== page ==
No matter what brings a family or an individual to a new country, it can be difficult to make a new place home. New languages, traditions, and foods can be hard to adjust to. Missing loved ones and familiar places is painful.
For this segment of Project Resilience, we meet a Logan family who has made the valley their home for more than a decade about how they adjusted to life in the United States.
Yamilet Soto is from Honduras and has lived in Logan with her family for over fourteen years. She and her husband, Samuel Soto, came to Cache Valley in 1994 so that he could earn a Ph.D. from Utah State University. Although the couple wanted to be here so that Yamilet’s husband could earn his degree, it was difficult to adjust to a new place.
“My husband had lived here before me and since he went to classes, that was his world, right? The biggest barrier was the language,” Yamilet said.
In an effort to improve her English, Yamilet asked her supervisor to assign her to a team made up of only native English speakers. She hoped that being out of her comfort zone would force her to speak only English. And it did. According to Yamilet, that helped her learn to speak English without needing to take a class. After Yamilet's husband finished his degree, the two returned to Honduras where they lived for eight years.
“Well, we came here the first time in 1994,” she said. “And we were living here for four years, while my husband was getting his doctorate at the state university. And then we returned to Honduras and we stayed for eight years, and after those eight years we returned here and we have already lived here for fourteen years. The second time we came I went to work at the Family Center in Providence. And we realized how many Latino people had come to this city. I mean, in eight years this place was filled with Hispanics."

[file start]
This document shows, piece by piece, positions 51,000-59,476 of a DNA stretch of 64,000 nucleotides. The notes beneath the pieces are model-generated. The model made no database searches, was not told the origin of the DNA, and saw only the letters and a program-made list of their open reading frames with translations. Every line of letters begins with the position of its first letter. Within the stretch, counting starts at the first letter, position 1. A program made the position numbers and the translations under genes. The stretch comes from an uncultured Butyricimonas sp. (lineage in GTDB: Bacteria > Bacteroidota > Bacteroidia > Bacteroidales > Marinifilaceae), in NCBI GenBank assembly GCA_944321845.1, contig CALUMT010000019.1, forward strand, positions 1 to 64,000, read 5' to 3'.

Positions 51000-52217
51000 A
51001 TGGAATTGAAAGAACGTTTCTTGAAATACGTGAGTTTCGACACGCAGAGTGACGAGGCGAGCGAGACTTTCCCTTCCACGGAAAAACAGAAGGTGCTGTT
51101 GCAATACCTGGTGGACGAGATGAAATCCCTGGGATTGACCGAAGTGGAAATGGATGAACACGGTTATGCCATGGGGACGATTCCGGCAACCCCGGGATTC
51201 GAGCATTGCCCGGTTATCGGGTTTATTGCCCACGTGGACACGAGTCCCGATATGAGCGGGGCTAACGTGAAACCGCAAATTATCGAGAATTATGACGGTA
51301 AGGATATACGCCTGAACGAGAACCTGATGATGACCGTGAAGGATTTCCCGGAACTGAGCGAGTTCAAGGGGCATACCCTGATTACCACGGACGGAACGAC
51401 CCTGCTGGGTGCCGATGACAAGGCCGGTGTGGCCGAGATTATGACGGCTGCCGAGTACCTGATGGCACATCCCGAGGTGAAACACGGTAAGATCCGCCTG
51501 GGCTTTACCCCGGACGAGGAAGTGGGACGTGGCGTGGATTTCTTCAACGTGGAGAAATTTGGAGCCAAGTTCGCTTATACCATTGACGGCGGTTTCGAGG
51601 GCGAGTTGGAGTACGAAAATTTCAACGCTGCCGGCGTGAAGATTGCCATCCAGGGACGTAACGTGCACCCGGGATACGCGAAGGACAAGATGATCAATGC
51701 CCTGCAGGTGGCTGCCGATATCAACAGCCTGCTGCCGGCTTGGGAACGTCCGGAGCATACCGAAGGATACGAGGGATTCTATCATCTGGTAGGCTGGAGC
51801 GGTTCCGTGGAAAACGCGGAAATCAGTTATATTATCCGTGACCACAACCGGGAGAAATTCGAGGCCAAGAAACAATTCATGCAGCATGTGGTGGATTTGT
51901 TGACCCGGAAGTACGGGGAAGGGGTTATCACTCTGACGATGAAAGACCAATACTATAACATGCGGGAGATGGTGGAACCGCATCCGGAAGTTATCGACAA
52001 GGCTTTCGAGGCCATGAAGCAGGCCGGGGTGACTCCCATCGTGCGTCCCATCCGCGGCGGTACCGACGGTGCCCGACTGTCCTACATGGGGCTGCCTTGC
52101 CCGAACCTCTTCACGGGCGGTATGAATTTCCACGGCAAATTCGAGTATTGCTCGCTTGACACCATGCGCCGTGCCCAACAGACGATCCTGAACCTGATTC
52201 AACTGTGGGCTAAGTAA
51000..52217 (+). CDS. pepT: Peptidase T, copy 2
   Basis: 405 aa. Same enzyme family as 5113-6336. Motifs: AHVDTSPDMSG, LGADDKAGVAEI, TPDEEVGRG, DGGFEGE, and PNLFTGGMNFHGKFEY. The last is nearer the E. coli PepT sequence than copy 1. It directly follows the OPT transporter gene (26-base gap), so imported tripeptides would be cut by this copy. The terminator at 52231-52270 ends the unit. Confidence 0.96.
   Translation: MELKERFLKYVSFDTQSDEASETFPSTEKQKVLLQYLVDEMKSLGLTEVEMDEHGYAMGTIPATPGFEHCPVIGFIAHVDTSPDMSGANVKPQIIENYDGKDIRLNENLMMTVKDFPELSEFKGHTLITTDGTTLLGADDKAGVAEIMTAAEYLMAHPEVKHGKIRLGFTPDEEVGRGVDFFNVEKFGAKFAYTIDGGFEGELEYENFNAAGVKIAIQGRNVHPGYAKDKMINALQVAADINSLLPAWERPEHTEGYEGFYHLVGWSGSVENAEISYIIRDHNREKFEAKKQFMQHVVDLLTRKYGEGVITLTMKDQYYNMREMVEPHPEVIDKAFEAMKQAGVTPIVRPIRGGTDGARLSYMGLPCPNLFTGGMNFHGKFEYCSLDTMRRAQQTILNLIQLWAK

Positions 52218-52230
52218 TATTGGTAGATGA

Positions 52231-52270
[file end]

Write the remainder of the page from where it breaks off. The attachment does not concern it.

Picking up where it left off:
As someone who has both been an immigrant herself and worked with immigrant families, Yamilet has advice for what can help people experiencing the same things to be resilient.
The first is to learn the language. While there are many different ways to do this, community classes, like the free ones offered at the Cache Valley English Language Center, are one tool Yamilet recommended. And when it comes to learning the language, Yamilet said it is important to remember this is hard work.
“Eh, first of all, the language, right? Try to learn the language as soon as possible,” she said. “And the second thing, to study. Study whatever, as long as you have a paper that says you graduated from something in this country because if not, what awaits most of us in the beginning, we have to be a worker for life.
One of Yamilet’s other recommendations for immigrants is to become a part of the community by doing things like joining diverse groups and sharing with others. And while it may be hard to accept and adapt to some of the things in a new place, Yamilet said in her experience, it has been worth it.
“Well, trying to be part of this culture, because we came to this country to be part of this country and this system,” she said. “We cannot stay with the group of people from our own countries and have that be our world.”
Listen to the story in Spanish here: